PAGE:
After 1992, electricity prices in Slovenia continued to increase until 1998, primarily with the intention to reach a level that would cover business and external costs of electricity generation and adapt to the gradual introduction of shaping energy prices on the basis of market principles. After the initial introduction and opening of the market in Slovenia, electricity prices in industry dropped and remained stable until 2005. After 2006, they began increasing again in real terms, largely as a consequence of the fluctuation of prices on the wider EU market, where they increased due to higher demand, the impact of the value of emission allowances and high prices of petroleum products on the global market.

The 4.3% increase of retail electricity prices for industrial consumers in the period 2008–2014 was largely a consequence of higher excise tax, as the price before taxes was even lower than in 2008. In 2014, retail prices decreased by 1.0% compared to the preceding year, while the price before tax was 0.5% lower than a year earlier.

Electricity prices for households increased by almost 20% in the period 1995–2000. The increase can be attributed to a raised tax rate and higher energy prices (see Figure 5). On 1 July 2007, the electricity market opened to household consumers. Although electricity prices for households did not reflect market prices before the opening of the market, no significant price changes occurred in 2008. However, prices increased by almost 37.3% in the period 2008–2014. Compared to the preceding year, electricity prices for households increased by 3% in 2014, primarily due to increased tax fees and contributions.

Electricity prices in Slovenia remain below the EU-28 level. In 2014, they were 20% and 31% below the EU-28 average for households and industry, respectively.

 

Natural gas

While the growth in natural gas prices in Slovenia was moderate until 1999, it intensified significantly in the period 1999–2000. The reasons behind the growth before and after 2000 are varying. In the period 1995–2000, the main reason for the increase in natural gas prices was the increased tax charge (increased share of taxes in the final price of natural gas). After 2000, a notable fluctuation of prices for households as well as industrial consumers can be observed.

 

In the period 2008–2014, the prices of natural gas for industrial consumers increased by almost 25% in real terms, while the prices for households increased by almost 21%. In 2014, the prices of natural gas for household consumers increased by 6% compared to a year earlier, while the prices for industrial consumers decreased by 1.2%. The main reason for the aforementioned increase was a higher base price of natural gas as a consequence of general conditions on international natural gas markets. The base price of natural gas for household consumers in 2014 was almost 5% higher than in 2013. The decrease in the prices of natural gas for industrial consumers, however, was a consequence of lower base prices, which were 3.1% lower than in 2013.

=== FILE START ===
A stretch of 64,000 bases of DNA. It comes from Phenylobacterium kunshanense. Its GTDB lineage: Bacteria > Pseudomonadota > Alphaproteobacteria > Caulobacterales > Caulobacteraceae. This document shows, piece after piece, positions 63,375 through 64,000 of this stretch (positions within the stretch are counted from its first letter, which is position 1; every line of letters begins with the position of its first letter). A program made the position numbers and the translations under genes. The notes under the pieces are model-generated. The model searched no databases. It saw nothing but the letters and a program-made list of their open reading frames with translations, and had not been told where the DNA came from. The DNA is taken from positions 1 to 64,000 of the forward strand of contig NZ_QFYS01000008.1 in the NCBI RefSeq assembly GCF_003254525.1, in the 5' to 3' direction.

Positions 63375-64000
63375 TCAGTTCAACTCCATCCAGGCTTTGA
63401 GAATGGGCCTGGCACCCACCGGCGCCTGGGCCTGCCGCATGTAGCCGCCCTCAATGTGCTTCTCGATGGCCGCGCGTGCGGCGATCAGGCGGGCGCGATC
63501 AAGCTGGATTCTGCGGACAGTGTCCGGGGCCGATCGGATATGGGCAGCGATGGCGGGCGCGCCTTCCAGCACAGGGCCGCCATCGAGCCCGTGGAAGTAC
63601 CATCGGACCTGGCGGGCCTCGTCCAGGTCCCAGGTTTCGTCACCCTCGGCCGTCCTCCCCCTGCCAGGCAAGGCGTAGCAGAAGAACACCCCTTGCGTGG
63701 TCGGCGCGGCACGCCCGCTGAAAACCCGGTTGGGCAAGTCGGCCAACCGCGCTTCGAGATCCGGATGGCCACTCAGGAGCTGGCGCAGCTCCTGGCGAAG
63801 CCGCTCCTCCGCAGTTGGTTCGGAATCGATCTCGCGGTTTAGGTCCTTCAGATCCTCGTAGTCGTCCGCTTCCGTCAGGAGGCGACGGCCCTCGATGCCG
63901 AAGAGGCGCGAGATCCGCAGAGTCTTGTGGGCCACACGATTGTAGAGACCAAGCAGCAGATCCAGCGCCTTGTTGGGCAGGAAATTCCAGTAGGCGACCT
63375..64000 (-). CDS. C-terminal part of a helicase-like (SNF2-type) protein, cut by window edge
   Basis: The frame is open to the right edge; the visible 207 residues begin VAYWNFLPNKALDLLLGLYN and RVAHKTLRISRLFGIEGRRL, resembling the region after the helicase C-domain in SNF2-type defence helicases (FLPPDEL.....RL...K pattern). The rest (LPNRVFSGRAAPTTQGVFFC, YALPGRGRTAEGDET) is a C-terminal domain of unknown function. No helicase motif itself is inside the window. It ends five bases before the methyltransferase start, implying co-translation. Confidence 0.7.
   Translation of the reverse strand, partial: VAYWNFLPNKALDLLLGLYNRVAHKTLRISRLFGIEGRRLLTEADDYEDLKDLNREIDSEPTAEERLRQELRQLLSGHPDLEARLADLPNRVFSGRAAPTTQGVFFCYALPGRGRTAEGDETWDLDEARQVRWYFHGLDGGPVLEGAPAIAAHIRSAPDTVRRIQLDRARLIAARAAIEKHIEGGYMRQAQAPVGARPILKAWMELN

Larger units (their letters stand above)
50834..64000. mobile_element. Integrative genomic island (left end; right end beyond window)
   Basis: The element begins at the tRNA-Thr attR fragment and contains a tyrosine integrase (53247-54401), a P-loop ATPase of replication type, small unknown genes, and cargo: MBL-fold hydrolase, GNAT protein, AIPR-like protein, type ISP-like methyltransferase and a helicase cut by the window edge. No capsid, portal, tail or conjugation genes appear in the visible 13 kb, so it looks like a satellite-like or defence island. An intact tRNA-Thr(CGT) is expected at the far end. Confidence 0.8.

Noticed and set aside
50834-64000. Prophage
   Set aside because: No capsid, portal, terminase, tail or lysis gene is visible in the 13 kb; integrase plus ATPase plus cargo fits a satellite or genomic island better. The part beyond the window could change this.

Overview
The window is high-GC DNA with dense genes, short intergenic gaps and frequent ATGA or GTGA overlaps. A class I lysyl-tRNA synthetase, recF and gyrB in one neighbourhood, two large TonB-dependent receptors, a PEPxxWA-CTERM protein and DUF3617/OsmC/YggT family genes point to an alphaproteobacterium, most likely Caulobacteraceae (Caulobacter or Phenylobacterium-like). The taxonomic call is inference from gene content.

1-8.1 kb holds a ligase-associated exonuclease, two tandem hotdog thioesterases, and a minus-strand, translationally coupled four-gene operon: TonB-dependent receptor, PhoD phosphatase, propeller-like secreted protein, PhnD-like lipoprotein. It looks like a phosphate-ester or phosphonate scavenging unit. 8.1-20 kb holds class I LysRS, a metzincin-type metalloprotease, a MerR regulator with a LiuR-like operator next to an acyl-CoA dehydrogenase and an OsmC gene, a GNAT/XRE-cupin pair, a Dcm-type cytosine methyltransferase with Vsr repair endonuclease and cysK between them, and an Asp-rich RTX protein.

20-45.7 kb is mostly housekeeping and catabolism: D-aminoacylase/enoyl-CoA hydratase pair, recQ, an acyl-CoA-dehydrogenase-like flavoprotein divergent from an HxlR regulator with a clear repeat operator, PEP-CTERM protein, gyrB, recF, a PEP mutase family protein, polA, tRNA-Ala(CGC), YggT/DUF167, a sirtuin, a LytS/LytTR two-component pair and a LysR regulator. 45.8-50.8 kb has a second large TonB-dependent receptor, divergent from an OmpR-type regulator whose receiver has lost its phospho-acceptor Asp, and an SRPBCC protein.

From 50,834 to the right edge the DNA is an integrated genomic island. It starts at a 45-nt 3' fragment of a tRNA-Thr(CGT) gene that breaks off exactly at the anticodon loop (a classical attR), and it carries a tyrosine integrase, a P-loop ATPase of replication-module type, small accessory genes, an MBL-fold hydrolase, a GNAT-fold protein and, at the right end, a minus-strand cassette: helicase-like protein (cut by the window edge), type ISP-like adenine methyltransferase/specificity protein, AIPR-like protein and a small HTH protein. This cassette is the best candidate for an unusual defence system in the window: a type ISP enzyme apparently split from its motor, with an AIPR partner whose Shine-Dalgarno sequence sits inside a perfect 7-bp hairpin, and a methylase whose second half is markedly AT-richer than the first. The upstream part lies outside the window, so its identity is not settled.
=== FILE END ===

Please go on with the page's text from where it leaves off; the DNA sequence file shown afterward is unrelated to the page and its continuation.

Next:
The prices of natural gas for industrial consumers in Slovenia are 20% above the EU-28 level, while the prices for household consumers are 12% below the EU-28 average.

 

Petroleum products and fuel oil

Slovenia is one of the few EU countries that fully regulate the prices of petroleum products. It has a prescribed methodology for shaping base prices of fuels, while the state also influences the final prices by defining the excise tax rate. The basic purpose of the introduction of controlled prices of petroleum products was to protect consumers from oligopolistic price setting by fuel traders as well as to enable implementation of protection measures against the impact of world oil prices on inflation in Slovenia. In the period 1995–2007, prices of petroleum products were increasing in real terms, with an average annual growth rate of over 4.5%. However, the main reason for growth before and after 2000 is not the same. In the first period, increasing prices were primarily a consequence of higher taxes on petroleum products (introduction of excise tax and VAT), while the reason for growth of retail prices of petroleum products in recent years is largely a consequence of increasing base fuel prices due to high prices of oil on global markets. In 2014, a slight drop in prices of petroleum products was noted compared to a year earlier. The price of D2 diesel fuel decreased by 1.4%, the price of NMB 95 gasoline fuel decreased by 0.5%, while the price of fuel oil was 3.1% lower. In 2014, the share of taxes in the price of D2 diesel fuel amounted to 50.5%, the share in the price of NMB 95 gasoline fuel was almost 60%, while the share in the retail price of fuel oil was 30.6%.

 

In 2014, retail prices of NMB 95 unleaded gasoline were 10% above the EU-28 average, while prices of D2 diesel were 14% below the EU-28 average.